Ian McDonald’s The Dervish House (Gollancz; Pyr). A rich, accomplished portrait of near-future Istanbul that maybe is the best thing McDonald has written—and that’s saying something. It is the product of a writer at the top of his game: beautifully styled, complexly characterised and plotted without ever feeling heavy or dull. We move through interlinked worlds of Turkish commerce, industry, politics and the streetlife: half a dozen storylines are coiled together as neatly as DNA, each of them compelling and readable. McDonald manages to avoid the traps of condescension, or Orientalism, that lie in wait for the white Westerner writing about places that are neither of those things. A dervishly good book.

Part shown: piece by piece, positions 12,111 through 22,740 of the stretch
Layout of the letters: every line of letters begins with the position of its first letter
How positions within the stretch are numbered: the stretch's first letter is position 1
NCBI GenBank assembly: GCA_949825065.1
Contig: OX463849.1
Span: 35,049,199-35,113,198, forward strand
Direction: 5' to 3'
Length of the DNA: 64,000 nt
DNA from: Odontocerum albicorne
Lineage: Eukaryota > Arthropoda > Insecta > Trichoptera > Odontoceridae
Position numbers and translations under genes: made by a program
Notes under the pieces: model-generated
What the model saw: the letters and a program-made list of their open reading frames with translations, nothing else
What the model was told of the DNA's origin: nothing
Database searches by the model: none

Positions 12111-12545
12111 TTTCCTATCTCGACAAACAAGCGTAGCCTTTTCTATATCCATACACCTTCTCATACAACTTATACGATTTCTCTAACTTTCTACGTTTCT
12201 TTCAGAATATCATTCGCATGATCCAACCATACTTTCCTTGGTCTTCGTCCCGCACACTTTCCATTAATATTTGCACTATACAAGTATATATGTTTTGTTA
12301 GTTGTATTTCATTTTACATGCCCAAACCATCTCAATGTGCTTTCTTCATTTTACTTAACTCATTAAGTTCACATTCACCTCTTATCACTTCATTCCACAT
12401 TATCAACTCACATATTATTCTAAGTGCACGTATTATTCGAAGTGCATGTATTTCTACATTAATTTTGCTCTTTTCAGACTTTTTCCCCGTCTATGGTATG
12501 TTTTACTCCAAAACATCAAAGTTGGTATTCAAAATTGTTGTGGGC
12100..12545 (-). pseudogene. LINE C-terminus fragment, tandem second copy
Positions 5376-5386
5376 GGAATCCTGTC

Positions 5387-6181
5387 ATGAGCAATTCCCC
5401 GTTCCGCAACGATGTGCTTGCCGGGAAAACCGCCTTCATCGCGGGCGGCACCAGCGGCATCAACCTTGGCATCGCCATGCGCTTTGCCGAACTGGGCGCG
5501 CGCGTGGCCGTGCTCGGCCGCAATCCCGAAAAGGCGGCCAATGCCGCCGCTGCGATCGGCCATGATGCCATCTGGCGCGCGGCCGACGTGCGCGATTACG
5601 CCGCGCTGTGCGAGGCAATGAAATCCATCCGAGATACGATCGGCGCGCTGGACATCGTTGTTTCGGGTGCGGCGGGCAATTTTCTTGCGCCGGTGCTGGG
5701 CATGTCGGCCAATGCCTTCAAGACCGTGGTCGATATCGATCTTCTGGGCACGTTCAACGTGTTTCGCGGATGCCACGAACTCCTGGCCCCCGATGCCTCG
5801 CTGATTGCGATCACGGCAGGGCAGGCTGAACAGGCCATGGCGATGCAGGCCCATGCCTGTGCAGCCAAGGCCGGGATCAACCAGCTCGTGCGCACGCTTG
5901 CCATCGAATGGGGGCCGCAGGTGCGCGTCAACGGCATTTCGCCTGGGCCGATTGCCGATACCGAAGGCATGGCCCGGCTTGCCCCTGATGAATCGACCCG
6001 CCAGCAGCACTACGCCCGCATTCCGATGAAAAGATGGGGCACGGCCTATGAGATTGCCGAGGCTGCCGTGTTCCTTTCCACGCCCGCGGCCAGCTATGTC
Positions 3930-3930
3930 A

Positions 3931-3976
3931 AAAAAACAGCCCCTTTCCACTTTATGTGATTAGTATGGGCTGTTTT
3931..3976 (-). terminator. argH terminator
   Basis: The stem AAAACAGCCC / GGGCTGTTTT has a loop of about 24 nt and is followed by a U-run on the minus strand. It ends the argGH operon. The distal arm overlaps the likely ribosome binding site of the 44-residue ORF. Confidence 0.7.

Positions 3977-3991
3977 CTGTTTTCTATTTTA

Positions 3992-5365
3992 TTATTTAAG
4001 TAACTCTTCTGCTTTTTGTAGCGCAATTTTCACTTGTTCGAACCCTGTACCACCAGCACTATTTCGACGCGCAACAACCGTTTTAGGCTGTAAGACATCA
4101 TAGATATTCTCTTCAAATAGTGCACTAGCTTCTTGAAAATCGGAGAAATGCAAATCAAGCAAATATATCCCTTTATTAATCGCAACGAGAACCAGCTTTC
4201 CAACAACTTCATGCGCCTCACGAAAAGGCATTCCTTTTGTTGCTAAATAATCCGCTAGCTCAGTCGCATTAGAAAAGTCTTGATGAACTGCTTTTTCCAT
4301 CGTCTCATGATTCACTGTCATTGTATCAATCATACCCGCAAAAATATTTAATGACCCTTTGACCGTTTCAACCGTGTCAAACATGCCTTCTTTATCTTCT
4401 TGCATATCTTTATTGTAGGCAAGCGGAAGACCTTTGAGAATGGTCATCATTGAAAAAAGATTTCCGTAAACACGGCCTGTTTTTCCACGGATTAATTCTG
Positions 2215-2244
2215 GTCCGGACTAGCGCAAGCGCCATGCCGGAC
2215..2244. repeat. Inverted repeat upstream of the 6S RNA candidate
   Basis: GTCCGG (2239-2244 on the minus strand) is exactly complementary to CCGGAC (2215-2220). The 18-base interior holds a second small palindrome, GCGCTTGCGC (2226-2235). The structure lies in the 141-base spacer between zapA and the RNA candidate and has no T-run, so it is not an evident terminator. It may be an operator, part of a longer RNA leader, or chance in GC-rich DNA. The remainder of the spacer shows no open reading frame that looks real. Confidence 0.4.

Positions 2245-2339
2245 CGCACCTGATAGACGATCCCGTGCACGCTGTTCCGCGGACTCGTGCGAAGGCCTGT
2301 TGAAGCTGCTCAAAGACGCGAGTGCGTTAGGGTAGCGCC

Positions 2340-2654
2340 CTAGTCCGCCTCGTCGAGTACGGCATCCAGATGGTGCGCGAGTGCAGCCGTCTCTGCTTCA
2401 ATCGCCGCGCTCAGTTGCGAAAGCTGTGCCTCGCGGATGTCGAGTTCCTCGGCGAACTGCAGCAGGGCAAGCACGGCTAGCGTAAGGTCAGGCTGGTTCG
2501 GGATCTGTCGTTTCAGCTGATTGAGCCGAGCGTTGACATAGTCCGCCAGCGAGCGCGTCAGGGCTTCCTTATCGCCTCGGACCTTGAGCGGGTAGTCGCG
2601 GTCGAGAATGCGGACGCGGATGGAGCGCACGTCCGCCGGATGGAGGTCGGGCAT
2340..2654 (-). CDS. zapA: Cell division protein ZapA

Hannu Rajaniemi The Quantum Thief (Gollancz). Rajaneimi’s impressive debut is a heist-yarn set in a future solar system where the high-tech is so high as to be positively orbital. It’s a cleverly inventive novel, nicely and unfussily intricate, and it has a lovely Dancers at the End of Time/Charles Stross/Greg Egan vibe to it. The science is rigorous, and the prose has a bracingly high quotient of neologisms and specificity, so much so that long stretches are perhaps rather too chewy. But, for all that, the word that comes uppermost in my mind when I think of this novel is: suave. Rajaniemi is a name to watch. And, indeed, to learn to pronounce correctly.